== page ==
ethos(redirected from ethoses)
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The disposition, character, or fundamental values peculiar to a specific person, people, culture, or movement: "They cultivated a subversive alternative ethos" (Anthony Burgess).
(Sociology) the distinctive character, spirit, and attitudes of a people, culture, era, etc: the revolutionary ethos.
[C19: from Late Latin: habit, from Greek]
e•thos(ˈi θɒs, ˈi θoʊs, ˈɛθ ɒs, -oʊs)
1. the fundamental character or spirit of a culture; the underlying sentiment that informs the beliefs, customs, or practices of a group or society.
2. the distinguishing character or disposition of a community, group, person, etc.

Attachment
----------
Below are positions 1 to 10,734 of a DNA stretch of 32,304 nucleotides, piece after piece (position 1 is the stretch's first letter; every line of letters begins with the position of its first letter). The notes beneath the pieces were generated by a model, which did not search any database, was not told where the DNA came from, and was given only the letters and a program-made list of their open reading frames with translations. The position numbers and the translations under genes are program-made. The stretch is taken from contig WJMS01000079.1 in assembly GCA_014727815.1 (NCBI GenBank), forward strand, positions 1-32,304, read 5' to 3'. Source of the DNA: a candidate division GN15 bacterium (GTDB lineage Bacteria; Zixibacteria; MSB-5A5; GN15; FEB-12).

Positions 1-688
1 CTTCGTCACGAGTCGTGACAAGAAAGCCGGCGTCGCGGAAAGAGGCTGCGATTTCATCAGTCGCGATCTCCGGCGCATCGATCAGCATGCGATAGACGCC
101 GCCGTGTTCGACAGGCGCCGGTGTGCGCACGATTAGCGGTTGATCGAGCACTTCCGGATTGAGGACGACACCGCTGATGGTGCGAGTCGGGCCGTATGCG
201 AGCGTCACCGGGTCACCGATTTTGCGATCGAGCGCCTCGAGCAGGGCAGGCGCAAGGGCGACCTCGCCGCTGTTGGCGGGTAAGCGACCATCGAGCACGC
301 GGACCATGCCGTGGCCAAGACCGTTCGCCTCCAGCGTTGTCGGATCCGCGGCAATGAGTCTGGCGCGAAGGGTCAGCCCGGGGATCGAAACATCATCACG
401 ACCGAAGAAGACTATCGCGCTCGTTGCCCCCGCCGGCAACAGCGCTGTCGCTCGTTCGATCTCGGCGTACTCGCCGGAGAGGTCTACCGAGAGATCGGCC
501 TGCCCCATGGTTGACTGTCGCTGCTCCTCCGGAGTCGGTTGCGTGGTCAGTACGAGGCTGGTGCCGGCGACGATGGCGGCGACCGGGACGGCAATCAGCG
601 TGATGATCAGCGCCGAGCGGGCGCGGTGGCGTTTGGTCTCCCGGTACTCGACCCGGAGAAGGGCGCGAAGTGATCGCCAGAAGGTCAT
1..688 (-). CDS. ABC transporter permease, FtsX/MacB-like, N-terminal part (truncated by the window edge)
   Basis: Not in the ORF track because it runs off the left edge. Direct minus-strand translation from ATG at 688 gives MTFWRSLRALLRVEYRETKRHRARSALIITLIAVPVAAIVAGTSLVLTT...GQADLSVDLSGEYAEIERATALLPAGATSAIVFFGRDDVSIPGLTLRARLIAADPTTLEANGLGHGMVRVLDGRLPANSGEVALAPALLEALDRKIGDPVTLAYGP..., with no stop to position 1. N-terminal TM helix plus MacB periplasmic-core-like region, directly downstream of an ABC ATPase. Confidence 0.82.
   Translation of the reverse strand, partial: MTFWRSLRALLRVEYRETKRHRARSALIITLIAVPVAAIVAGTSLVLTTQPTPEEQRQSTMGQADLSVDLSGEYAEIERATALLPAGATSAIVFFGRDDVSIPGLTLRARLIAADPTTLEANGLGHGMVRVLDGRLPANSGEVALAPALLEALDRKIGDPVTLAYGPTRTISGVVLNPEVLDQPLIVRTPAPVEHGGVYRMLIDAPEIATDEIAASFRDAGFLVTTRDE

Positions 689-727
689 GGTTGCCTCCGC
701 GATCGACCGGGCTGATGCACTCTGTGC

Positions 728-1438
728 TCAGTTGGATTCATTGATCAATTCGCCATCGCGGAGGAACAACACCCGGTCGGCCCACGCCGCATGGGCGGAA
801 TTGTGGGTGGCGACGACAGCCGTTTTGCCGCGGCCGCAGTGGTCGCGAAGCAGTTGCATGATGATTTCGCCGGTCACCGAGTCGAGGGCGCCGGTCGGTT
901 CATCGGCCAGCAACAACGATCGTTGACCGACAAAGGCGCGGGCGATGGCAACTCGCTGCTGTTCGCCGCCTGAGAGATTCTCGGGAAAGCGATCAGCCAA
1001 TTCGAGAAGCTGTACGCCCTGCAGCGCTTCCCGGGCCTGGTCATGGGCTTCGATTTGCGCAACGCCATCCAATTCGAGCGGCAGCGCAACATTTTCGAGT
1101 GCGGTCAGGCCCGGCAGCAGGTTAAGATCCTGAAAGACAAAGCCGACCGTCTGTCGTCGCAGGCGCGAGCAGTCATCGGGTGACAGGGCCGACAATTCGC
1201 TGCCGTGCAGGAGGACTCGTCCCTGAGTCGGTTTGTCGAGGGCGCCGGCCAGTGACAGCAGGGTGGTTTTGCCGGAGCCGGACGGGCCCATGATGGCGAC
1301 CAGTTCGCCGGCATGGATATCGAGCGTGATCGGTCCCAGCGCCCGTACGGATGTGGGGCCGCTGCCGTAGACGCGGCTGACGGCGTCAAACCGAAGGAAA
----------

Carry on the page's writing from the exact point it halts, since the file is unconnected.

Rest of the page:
3. the moral element in dramatic literature that determines a character's action or behavior.
[1850–55; < Greek: custom, habit, character]
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|Noun||1.||ethos - (anthropology) the distinctive spirit of a culture or an era; "the Greek ethos"|
attribute - an abstraction belonging to or characteristic of an entity
anthropology - the social science that studies the origins and social relationships of human beings